Robert F. Arbegast grew up in Brigantine, New Jersey. In his youth he was
a champion swimmer and diver who won several medals and trophies, starting at the age of 17 through 21, at Rutgers University in New Brunswick, NJ. Later, Rutgers would award Mr. Arbegast the Bachelor of Science Degree in Science Education. He would later move on to Trenton State College to do graduate study in organic chemistry and earn an advanced Science Degree. From 1960 to 1973 he taught chemistry at Princeton High School and designed a curriculum for a new approach to teaching methods while studying art at Community College also in New Jersey.
In 1974, Mr. Arbegast left Princeton and came to San Francisco to be part of burgeoning movement of a free-thinking generation in quest of new ideas which left him with an indelible transcending experience into deeper insights and creative energies, opening him up to the world of art.
Arbegast first became aware of Mulleian's paintings through a friend who brought him to the exhibit at the Frank Gallery where, by chance, he was introduced to the artist in person in 1974. Later, after reading published articles in various periodicals relating to the artist, he would eventually meet Mulleian once again in 1977 at a private party in San Francisco. This would be the beginning of a long and deepening friendship that has grown through the years. Mr. Arbegast, in his devotion to the artist and his work, became instrumental in promoting Mulleians art by financing reproduction lithograph prints and post cards. Mr. Arbegast would also write several magazine and newspaper articles on the artist which were published during the late 1970's and well into the 1980's.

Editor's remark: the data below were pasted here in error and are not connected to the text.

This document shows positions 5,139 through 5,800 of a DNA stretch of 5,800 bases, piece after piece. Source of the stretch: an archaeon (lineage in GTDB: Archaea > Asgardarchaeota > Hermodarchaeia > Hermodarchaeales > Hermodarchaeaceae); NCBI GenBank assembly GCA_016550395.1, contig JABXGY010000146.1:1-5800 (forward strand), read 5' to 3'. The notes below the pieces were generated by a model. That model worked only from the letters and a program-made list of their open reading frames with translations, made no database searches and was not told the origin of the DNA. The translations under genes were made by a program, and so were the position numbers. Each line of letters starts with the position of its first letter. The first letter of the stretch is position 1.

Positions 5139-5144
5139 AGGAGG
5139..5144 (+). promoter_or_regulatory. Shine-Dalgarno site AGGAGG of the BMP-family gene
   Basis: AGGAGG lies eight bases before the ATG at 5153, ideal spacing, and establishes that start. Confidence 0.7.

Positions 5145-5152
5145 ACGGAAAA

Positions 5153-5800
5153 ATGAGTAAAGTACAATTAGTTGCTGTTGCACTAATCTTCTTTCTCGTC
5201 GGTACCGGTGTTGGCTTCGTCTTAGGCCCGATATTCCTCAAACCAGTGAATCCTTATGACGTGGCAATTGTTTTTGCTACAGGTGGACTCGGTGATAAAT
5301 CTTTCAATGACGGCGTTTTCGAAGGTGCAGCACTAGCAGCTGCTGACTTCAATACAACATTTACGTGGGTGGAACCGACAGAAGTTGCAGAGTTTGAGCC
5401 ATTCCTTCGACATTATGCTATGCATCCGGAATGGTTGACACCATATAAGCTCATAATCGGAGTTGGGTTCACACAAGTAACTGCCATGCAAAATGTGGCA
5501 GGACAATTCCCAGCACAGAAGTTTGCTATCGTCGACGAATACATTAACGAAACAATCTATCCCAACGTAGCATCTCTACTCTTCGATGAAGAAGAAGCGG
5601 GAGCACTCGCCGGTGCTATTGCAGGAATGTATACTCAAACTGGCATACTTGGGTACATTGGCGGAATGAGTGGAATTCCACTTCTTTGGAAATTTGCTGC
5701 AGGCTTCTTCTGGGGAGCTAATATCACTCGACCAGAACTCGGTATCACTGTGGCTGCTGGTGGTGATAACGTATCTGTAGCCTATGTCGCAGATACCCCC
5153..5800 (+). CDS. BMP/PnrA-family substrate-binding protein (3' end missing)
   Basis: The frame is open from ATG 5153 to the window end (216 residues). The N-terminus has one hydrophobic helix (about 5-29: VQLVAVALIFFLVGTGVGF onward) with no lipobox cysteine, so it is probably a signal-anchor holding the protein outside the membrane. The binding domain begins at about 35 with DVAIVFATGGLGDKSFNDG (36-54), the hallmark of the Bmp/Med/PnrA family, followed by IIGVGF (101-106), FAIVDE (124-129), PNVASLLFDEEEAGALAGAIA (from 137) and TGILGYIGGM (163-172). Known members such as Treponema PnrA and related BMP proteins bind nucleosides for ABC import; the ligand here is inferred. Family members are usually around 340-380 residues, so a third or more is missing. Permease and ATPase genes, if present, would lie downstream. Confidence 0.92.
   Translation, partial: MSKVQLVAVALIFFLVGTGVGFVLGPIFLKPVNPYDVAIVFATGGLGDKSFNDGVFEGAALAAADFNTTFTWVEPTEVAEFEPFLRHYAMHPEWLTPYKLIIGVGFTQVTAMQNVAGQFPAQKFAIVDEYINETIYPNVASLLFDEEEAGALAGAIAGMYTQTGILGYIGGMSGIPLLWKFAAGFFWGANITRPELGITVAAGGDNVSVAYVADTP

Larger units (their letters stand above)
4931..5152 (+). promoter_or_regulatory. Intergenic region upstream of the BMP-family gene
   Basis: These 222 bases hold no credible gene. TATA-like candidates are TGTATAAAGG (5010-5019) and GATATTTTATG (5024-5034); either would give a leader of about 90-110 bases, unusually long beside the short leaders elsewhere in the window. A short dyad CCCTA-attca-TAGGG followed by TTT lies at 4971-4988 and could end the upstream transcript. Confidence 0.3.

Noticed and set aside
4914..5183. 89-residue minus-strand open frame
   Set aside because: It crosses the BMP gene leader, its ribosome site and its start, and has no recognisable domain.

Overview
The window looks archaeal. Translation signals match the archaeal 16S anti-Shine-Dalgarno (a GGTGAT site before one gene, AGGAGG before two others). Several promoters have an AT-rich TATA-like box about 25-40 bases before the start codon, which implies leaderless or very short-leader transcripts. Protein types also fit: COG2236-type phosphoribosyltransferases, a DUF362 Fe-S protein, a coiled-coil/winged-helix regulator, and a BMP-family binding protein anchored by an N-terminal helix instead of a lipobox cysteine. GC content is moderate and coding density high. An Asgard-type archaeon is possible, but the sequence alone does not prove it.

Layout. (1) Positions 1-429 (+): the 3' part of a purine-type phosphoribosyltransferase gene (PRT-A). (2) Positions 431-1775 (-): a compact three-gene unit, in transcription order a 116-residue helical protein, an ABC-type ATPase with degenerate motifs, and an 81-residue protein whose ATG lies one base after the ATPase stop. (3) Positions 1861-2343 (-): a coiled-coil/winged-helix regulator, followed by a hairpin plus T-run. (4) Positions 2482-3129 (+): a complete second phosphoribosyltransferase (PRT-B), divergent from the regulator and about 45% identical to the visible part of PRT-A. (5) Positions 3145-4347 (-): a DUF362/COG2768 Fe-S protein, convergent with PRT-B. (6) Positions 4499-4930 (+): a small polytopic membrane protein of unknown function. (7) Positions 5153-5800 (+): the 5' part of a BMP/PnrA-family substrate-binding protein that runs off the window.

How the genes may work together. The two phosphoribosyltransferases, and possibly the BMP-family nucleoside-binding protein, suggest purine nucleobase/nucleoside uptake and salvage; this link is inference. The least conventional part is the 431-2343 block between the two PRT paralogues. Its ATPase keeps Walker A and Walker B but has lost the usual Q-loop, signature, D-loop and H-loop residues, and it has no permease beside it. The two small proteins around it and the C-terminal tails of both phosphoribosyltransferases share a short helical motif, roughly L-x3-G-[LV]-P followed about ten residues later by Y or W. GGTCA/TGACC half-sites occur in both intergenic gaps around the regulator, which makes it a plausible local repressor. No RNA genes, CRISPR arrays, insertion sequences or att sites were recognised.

Robert Arbegast
Photo taken 2004
From 1984 to 1991 Mr. Arbegast was a lead trainer in IBM mainframe programming and operations trainees at The Computer Learning Center in San Francisco, and lead instructor at AT&T Professional Development Center, also in San Francisco. By 1996 he had become a proactive consultant and end-user software trainer. With this knowledge in computer programming Arbegast would eventually design and build this website,, in dedication of Mulleian's paintings, that they could be seen and shared throughout the world. The site opened to the internet in 2000.
In February of 2004, as Gavin Newsom opened the door to allow same sex couples to marry, Arbegast and Mulleian obtained their Marriage License and exchanged wedding vows at San Francisco’s City Hall. They were among the first couples to be married in San Francisco. And, as it happened, they were among the first in the United States.
Fourteen months later, on April 23, 2005, after a thirty-year relationship, Robert died of liver cancer. He was 67.
Robert F. Arbegast
1937 - 2005